Money

 anthropology, Philosophy, Religion  Comments Off on Money
Oct 192017
 

The first epistle to Timothy is frequently misquoted as “money is the root of all evil.” The actual quote (plus context) is:

9 Those who want to be rich, however, fall into temptation and become ensnared by many foolish and harmful desires that plunge them into ruin and destruction. 10 For the love of money is the root of all kinds of evil. By craving it, some have wandered away from the faith and pierced themselves with many sorrows. 11 But you, O man of God, flee from these things and pursue righteousness, godliness, faith, love, perseverance, and gentleness (1 Timothy 6:9-11).

Pedants will correct you if you come out with the misquote, but I actually like the misquote by itself. I’ll explain.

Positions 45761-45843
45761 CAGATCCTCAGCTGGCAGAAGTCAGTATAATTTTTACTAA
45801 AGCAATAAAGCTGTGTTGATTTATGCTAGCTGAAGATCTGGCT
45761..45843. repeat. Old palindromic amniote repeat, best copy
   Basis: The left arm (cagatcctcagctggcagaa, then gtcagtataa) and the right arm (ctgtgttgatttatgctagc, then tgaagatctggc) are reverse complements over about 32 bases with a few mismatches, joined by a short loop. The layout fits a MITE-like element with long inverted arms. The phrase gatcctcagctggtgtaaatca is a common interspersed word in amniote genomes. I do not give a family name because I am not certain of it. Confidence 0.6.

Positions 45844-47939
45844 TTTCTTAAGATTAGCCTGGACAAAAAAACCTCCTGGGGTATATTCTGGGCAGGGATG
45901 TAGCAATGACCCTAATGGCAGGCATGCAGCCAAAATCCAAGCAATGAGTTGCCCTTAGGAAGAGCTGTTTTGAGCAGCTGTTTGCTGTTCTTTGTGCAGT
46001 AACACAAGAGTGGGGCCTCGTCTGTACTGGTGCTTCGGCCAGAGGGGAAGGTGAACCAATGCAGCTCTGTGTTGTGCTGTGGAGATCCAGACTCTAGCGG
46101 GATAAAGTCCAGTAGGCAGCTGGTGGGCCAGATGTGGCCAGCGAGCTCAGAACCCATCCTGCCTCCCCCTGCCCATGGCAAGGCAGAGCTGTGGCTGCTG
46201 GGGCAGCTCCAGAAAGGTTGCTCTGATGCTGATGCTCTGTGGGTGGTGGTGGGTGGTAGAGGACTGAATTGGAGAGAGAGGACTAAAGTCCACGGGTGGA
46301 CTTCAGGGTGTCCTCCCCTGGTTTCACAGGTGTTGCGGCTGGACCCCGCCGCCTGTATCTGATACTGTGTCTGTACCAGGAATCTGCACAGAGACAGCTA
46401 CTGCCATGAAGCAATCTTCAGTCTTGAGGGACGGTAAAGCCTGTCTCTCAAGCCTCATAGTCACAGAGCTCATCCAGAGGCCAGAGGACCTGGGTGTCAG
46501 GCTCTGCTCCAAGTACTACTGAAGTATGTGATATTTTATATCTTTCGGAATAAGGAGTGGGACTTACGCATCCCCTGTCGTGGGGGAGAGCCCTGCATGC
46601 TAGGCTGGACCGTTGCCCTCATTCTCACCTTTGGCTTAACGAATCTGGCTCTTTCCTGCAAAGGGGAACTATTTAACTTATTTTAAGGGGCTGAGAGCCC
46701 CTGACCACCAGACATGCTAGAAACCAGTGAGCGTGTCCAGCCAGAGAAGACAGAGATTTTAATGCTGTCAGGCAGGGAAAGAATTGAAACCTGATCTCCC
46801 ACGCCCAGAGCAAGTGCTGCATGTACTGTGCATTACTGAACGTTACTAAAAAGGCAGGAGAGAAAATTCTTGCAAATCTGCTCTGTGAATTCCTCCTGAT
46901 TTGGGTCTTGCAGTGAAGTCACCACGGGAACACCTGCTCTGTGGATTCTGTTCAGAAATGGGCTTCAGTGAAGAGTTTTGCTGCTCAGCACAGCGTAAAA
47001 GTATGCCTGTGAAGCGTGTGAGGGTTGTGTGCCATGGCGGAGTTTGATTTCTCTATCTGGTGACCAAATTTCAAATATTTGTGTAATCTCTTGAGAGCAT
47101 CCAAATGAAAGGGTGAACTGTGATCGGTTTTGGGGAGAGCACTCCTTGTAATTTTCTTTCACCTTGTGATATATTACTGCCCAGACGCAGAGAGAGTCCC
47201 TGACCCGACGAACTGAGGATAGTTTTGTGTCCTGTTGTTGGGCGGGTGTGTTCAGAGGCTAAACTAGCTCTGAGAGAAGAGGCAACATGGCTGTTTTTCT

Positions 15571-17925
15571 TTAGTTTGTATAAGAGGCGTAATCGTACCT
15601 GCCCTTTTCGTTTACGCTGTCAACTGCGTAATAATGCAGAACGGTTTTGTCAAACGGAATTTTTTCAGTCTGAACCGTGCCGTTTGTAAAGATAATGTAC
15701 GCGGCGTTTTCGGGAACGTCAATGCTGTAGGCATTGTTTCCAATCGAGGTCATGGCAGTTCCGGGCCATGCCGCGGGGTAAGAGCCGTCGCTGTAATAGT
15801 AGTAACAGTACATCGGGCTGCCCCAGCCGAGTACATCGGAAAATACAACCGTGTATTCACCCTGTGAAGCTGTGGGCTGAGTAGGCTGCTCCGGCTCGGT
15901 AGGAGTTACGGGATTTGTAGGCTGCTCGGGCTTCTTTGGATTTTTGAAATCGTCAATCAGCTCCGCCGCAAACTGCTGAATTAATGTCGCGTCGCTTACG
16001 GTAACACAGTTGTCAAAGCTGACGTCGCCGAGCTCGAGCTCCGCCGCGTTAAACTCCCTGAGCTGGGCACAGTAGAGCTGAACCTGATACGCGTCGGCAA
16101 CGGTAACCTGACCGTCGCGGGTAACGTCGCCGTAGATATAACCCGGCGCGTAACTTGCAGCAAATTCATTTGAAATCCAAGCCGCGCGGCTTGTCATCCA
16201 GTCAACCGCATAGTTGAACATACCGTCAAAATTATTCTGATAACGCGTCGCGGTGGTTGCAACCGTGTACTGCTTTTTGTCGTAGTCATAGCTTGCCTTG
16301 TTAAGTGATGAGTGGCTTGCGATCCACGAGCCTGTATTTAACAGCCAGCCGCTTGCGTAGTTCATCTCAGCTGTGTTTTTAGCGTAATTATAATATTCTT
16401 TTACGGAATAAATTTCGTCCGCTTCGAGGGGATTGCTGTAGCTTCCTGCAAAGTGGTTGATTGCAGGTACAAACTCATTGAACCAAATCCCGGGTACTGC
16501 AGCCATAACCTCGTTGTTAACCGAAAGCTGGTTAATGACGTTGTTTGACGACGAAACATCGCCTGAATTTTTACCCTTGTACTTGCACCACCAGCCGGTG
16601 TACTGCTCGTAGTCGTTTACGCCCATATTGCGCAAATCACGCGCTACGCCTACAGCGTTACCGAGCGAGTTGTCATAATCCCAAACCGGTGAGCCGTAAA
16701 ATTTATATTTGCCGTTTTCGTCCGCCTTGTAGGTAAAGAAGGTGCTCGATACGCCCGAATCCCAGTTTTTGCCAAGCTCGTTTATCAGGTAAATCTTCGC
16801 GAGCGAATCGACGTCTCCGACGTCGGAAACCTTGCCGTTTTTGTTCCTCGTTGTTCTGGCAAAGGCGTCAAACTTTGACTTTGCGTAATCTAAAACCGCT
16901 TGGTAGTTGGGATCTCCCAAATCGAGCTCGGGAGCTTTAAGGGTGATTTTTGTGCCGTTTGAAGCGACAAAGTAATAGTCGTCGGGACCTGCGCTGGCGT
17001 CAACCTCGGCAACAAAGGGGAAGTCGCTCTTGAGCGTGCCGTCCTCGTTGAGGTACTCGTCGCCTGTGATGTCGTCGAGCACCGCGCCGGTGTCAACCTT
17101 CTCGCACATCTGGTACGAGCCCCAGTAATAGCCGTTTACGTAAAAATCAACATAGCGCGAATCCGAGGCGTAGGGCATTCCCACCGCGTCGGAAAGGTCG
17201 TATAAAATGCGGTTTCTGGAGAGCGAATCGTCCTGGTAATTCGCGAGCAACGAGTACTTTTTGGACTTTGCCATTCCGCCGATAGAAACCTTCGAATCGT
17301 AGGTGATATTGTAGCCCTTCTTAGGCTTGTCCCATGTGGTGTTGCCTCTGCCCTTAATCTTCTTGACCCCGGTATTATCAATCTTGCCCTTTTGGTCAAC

I’ll start by saying that the epistle is quite right in saying that the love of money leads people astray. I’m impelled to this topic by my post today on Gerrard Winstanley in Book of Days Tales: http://www.bookofdaystales.com/levellers-and-diggers/  Winstanley was the kind of leader who comes along once in a while and asks, “Have you really read the Bible – ALL of it?” Many people get attracted to Christianity because they follow leaders who pick and choose the bits of the Bible that suit them and explain away the bits they don’t like. So, we’ve got televangelists in the US who preach that their flock should give them a ton of money and they will be rewarded in turn. As Ray Stevens once asked, “Will Jesus wear a Rolex on his television show?” Of course not. Jesus preached the importance of the spiritual over the material, but a lot of so-called Christians didn’t get the memo apparently.